Tomra introduces Autosort Color for separating glass from MSW

According to Tomra, Autosort Color, which works in combination with Autosort Laser, achieves purity rates greater than 95% at high throughput rates, even when input materials are wet, dusty or dirty.

Although glass waste is collected separately in many countries, a significant amount of recoverable glass nevertheless remains mixed-in with municipal solid waste (MSW) from households and businesses. Glass content in MSW across Europe typically varies from 3.5% to as much as 9.8%. And research by FEVE (the European Container Glass Federation) has revealed that the collection of glass from MSW for recycling varies considerably from nation to nation. Sweden, Norway, Switzerland and Luxembourg all achieve recovery rates of 95% or higher, but across much of western Europe the rate is typically only 68% to 75% percent and in five eastern European nations the rate is below 40%.

Autosort Color will enable sorting operations to extract and sell this glass, which would otherwise fail to make it through to the recycling process. Autosort Color also helps sorting businesses minimize the risks of disruption, downtime and repair costs arising from damage to components in sorting machines not intended for glass.
Autosort Color additionally enables financial savings downstream of the sorting process, because household waste containing glass can result in higher incineration costs. Extracting more glass from MSW will also reduce landfill costs.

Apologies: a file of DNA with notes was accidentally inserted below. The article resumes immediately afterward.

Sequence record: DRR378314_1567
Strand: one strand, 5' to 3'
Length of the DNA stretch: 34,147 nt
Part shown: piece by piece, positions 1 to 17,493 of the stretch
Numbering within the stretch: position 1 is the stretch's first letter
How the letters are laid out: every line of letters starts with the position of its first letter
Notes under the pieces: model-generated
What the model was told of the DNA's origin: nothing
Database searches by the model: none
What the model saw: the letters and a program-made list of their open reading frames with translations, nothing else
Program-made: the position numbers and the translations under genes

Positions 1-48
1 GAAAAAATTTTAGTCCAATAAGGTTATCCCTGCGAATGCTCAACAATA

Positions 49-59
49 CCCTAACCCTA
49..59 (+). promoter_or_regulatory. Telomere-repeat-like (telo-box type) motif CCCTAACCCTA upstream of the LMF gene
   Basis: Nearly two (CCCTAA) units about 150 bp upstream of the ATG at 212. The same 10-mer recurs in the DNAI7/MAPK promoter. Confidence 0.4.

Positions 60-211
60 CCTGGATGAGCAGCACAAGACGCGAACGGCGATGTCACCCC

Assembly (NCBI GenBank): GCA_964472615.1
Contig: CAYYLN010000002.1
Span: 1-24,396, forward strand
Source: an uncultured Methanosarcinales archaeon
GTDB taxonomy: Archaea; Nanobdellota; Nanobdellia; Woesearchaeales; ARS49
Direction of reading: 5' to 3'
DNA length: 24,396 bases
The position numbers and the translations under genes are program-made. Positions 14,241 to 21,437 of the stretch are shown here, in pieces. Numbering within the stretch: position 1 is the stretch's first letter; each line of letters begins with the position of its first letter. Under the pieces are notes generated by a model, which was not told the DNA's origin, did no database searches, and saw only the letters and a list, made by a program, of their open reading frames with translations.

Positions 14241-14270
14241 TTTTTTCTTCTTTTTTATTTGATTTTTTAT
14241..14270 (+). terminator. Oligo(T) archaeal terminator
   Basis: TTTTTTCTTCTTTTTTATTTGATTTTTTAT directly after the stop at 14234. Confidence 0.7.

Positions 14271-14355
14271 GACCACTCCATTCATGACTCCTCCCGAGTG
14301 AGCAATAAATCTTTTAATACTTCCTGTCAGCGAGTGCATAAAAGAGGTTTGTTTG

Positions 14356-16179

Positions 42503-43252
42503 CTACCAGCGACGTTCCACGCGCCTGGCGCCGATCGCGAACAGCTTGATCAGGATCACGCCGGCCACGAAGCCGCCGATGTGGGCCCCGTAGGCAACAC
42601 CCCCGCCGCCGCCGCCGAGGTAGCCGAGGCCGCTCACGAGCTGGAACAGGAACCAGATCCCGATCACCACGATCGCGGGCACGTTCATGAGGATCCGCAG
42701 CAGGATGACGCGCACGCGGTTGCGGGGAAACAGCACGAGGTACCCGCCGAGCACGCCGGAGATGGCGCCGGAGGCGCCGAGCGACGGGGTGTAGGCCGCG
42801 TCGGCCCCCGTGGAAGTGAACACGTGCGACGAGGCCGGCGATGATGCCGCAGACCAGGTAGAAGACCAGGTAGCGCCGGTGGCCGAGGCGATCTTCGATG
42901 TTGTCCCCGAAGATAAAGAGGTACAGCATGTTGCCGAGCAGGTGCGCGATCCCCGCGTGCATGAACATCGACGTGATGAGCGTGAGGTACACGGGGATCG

Valerio Sama, Vice President and Head of Product Management Recycling, commented: “In most nations across the world, there is significant room for improvement in the recovery of glass from household and business waste. Separating more glass for recycling is better for the environment and better for sorting businesses’ profitability, and with AUTOSORT COLOR both of those benefits are now achievable.”

The first step in the process of removing glass from MSW is pre-treatment. After the MSW passes through a bag opener, conventionally the fine fraction (0-80 mm) is screened-out. This fraction is then split into three categories by a double-deck vibrating screen: fine fractions of 0-8mm diameter, such as organic waste and sand, a middle fraction of 8-60mm and an oversize fraction of 60-80 mm.

In the second step, the middle fractions, which contain the highest glass content, are subjected to density separation. This removes the lighter fractions and sends the heavier fractions to the Autosort Laser unit. Here a combination of laser (LAS) and near-infrared (NIR) detection technologies enables the separation of glass from the rest of the materials.
In the third and final step of the process, the innovative Autosort Color machine classifies the glass fractions with a high-performance camera and separates any remaining impurities from the higher-quality glass. The result is the recovery of resaleable glass with a consistently high purity of more than 95%.

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